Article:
New Metaphors from Old Practices—Mobile Learning to Revitalize Education in Developing Regions of the World
3.1.1 Challenges Associated with the Educational System The field visits revealed that push for educational reform in India is strong. The government has set up a program called the Sarva Shiksha Abiyan (SSA), which translates to "Education for All." This program aims to provide useful and relevant elementary education for all children in the age group 6-14 by 2010. While the SSA is a very positive force in the push for educational reform, it still cannot be held accountable for making the necessary changes to educate India. Despite a utilization of almost 86 percent of its allotted funds, nearly 40 percent of children in the age group of 6-14 remain out of school in India [ 21]. Some other educational reforms are noteworthy—an attempt to introduce the voucher-based system to rural children where the child and her parents receive a voucher that is equal to the cash allotted to the child by the government for the purpose of education. The child is allowed to encash the voucher at any school of her choice, be it public or private. This gives the child the ability to receive the education of her choice irrespective of the background she was born into. With clear benefits like access to education and increased accountability of the schooling system, a program like this emphasizes the value of empowering children across the economic barriers of the country [ 22].
Technology can play a similar role in facilitating empowerment. To quote an example from an NGO working in periurban and rural areas of Bangalore, children in a cluster of government schools were given USB sticks loaded with installation software to particular educational software [ 25]. Each student was allowed the use of a shared computer at the school, but because of the portability of the USB stick could take their work home, and use the local internet parlor to also experiment further and save their work. The software was one that allowed children to visualize complex relationships between objects by drawing them and assigning values and characteristics to them. This helped the children understand complex concepts like the movement of satellites, small physics experiments, and geometry much better than their current educational setup, which was deprived of any laboratories of physical learning tools.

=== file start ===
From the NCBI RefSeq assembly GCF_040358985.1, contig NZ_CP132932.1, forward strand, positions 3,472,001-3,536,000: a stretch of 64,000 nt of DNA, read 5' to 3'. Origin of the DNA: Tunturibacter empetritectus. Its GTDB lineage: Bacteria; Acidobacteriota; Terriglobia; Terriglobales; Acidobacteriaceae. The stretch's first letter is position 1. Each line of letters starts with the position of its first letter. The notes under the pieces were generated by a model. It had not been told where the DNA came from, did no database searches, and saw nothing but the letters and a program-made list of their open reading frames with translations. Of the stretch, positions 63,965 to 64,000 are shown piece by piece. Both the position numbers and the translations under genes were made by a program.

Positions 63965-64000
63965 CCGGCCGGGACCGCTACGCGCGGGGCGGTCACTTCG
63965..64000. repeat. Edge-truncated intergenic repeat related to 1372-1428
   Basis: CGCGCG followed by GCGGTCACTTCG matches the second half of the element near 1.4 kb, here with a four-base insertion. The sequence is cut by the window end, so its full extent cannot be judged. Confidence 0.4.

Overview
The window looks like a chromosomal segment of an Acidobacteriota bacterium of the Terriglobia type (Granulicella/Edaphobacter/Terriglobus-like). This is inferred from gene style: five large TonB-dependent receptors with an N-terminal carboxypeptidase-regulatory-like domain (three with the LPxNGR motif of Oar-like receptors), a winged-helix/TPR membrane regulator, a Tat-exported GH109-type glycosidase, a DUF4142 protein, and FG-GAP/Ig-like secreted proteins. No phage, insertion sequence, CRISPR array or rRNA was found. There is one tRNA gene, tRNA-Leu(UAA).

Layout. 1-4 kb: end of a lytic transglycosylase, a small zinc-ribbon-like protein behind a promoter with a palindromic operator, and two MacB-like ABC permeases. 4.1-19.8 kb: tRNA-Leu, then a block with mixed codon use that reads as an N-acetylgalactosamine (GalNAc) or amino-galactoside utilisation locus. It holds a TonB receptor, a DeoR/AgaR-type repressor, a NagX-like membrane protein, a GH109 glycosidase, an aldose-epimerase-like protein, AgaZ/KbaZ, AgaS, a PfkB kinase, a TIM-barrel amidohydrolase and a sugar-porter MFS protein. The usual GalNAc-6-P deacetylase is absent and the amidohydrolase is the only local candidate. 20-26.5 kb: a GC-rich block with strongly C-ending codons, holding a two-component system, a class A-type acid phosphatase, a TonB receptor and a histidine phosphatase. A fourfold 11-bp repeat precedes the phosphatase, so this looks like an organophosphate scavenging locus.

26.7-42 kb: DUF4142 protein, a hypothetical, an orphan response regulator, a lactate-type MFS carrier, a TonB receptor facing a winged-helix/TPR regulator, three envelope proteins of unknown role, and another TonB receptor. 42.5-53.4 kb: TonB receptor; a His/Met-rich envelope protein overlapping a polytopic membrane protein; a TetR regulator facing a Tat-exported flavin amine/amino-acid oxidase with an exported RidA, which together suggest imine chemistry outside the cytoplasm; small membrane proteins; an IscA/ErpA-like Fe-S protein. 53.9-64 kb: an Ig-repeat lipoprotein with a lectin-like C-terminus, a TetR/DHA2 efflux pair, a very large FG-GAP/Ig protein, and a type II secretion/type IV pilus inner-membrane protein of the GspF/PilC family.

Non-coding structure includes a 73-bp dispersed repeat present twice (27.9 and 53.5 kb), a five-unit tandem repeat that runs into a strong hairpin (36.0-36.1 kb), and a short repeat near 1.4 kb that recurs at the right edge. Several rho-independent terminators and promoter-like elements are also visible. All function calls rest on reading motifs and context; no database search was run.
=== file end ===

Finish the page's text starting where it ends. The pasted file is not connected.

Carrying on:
While there is a drive in small isolated pockets to incorporate technology into classrooms to aid educational practices, we learned that technology is sometimes also seen as pedagogically suspect. For instance, the OLPC initiative was rejected by the Indian Ministry of Education, since, it was argued that what is needed is better schools and teachers, not "fancy tools" [ 9]. The problem here is not with the technology itself, but rather in terms of a connection lacking between the role of technology and the problems that need to be addressed within the current Indian education system. Our interviews with the teachers revealed that schools were looking for ways in which students could gain better access to textbooks at affordable prices. At the same time, presence of qualified teachers who can ensure the progress of the students while also reducing the dropout rates was also expressed as an important aspect of improvement.
Programs like the SSA try to incorporate changes at a teaching level. In recent times, a method known as the Active Learning Methodology (ALM) ( Fig. 4) has been adopted, the aim of which is to place the learner at the center of the educational process [ 10]. In this method, which was devised in collaboration with faculty from private schools, the student is asked to start any lesson by reading the subject matter by herself and then creating a visual mind-map of all that she has understood. This way, the student has a visual representation of the lesson to take back and review to cement classroom learning experiences. While this sounds like a tedious and time-consuming process, children are nevertheless able to grasp concepts easily and structure their learnings in a creative manner. This process, while currently static and time consuming, could easily be made dynamic, faster, and archivable with the aid of simple technologies.
The situation is uneven, however. Across the country, government schools are investing in novel educational techniques, and while some are well intentioned and results can be seen by students' participation in classroom discussions, some schools demoralize students with poor teaching facilities and quality of education and the results of that are evident in the high dropout rates of students from those schools. Children across primary schools require a constant support from teachers to encourage them and guide them through lessons, given that most of them come from backgrounds where they have no qualified assistance at home to clarify doubts or monitor their homework. In an average school of 450 students, at the primary level, there are usually a total of 5-6 teachers who teach all the subjects as well as act as class teachers, responsible for individual grades. With this sort of ratio, it is impossible to deliver quality education and much required individual attention to all students at the pace that they can handle, in order to finish the curriculum.